LGBTQ patients overall – particularly this belonging to other minority sectors (e.g. people of color) – have higher rates of suicide attempts than non-LGBTQ patients.
This is according to a study – “Suicidality Among Psychiatrically Hospitalized Lesbian, Gay, Bisexual, Transgender, Queer, and/or Questioning Youth: Risk and Protective Factors” by Sara B. VanBronkhorst, Evonne M. Edwards, Daniel E. Roberts, Katie Kist, Darci L. Evans, Justin Mohatt, and Kelly Blankenship – that appeared in LGBT Health.
For this study, the researchers used data obtained from self-report measures completed by patients 12–17 years of age (n = 334) in a Midwestern psychiatric hospital from 2016 to 2017. Factors analyzed included sexual orientation, gender identity, suicidality, depression, nonsuicidal self-injury, abuse, substance use, bullying, perceived discrimination, and adult support.
The study found:
- Nearly one-third of psychiatric patients identified as LGBTQ.
- A lifetime suicide attempt was reported by 69.6% of LGBTQ patients compared with 43.6% of non-LGBTQ patients.
- The prevalence of suicide attempts among LGBTQ patients with high adult support did not differ from that of non-LGBTQ patients.
In the full logistic regression model adjusting for 13 factors, the adjusted odds ratio of a suicide attempt was 5.25 among transgender/questioning patients and 2.41 among nontransgender lesbian, gay, bisexual, queer, or questioning patients. All risk factors, apart from substance use, were more prevalent among LGBTQ than non-LGBTQ patients (p < 0.005). Among LGBTQ patients of color, 91.3% had a lifetime suicide attempt versus 62.3% of White LGBTQ patients (p = 0.009).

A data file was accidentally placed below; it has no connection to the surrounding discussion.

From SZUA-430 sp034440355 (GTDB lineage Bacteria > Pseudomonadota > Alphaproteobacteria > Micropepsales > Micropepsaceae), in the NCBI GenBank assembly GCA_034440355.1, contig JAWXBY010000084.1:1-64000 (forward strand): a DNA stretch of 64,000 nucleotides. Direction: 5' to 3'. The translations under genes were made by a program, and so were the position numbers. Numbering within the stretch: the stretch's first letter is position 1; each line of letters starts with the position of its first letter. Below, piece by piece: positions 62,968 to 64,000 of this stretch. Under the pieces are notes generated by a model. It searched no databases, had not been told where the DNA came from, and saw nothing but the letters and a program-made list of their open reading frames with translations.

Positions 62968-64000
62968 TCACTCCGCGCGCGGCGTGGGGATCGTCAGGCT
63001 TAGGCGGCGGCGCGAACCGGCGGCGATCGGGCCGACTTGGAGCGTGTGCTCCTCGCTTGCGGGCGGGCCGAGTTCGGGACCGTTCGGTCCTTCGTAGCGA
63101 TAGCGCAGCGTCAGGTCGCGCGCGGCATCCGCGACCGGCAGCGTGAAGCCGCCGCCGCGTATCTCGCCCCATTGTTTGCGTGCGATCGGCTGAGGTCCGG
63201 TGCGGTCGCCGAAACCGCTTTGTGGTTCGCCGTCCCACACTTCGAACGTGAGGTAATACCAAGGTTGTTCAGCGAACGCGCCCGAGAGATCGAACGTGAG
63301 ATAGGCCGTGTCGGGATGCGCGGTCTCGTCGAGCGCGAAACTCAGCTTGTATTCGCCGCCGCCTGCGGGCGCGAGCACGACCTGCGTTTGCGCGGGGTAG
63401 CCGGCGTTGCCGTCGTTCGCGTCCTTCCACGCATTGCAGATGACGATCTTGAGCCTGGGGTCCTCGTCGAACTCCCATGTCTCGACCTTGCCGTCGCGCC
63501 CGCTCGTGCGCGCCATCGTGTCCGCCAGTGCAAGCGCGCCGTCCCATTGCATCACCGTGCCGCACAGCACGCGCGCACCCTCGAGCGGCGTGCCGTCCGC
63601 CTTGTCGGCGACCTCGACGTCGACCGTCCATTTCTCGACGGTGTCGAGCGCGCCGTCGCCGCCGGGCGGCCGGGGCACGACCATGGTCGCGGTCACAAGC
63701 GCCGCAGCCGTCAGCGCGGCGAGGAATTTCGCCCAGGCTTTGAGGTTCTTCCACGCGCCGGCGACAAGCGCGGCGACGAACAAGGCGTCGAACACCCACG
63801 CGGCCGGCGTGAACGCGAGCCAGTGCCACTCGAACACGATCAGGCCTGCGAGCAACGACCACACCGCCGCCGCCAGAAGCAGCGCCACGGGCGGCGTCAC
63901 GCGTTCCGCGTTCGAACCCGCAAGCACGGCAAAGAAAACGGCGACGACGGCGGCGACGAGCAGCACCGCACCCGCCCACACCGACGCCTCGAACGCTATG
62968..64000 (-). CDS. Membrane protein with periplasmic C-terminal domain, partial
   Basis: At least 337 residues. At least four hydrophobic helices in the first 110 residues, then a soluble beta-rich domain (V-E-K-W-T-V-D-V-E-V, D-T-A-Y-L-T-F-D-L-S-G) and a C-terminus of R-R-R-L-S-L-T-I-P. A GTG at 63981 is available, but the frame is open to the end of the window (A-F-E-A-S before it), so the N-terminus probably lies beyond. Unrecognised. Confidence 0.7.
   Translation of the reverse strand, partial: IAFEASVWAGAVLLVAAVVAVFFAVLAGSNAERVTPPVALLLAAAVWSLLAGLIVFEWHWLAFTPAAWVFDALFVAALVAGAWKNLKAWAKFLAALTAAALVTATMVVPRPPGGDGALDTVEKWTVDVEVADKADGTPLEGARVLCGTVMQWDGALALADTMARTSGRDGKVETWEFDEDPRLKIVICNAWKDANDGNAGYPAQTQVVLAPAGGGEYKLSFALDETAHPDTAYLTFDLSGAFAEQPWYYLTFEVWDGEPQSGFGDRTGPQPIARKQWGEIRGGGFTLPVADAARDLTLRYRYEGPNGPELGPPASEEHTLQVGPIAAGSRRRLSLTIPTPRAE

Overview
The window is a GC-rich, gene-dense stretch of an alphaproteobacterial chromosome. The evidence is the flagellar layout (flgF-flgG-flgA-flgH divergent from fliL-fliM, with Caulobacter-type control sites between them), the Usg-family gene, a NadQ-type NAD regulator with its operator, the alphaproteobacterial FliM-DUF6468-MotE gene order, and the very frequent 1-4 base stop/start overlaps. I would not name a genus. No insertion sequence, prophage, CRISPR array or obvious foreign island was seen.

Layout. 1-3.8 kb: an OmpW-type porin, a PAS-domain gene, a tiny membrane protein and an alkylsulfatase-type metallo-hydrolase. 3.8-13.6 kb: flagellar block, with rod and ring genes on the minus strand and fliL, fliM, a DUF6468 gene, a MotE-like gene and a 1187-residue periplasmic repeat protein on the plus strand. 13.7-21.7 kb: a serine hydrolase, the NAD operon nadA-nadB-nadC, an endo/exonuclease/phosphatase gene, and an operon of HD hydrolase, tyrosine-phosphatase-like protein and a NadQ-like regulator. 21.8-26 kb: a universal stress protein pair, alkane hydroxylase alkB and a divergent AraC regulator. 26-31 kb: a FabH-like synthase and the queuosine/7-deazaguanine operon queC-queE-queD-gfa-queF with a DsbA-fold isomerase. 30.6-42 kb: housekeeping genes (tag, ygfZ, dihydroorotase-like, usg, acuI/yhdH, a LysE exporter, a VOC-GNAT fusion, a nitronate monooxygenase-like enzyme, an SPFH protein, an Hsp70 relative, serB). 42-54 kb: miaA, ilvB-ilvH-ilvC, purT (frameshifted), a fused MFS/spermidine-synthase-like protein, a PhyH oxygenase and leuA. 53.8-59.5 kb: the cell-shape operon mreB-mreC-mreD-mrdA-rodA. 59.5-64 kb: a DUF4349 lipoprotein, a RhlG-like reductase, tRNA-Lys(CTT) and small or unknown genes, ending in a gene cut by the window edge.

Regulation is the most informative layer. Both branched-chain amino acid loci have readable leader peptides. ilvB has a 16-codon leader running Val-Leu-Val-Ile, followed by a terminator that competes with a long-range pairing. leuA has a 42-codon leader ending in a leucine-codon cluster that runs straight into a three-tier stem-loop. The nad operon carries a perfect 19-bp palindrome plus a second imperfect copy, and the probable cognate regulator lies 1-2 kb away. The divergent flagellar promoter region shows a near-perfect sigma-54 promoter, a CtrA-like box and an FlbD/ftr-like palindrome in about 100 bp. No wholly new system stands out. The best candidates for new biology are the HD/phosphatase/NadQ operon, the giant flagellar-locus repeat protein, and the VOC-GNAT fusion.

“LGBTQ patients overall, and LGBTQ patients of color in particular, had higher rates of suicide attempts than non-LGBTQ patients,” the researchers summed, adding that “LGBTQ patients also had a higher prevalence of risk factors for suicide” even if the study variables did not fully explain the higher prevalence of suicide attempts.
For them, therefore, there is a need to include SOGIESC analysis when dealing with suicide; just as future research should be done to “further examine possible risk factors for suicide among LGBTQ youth, such as stigma and discrimination.”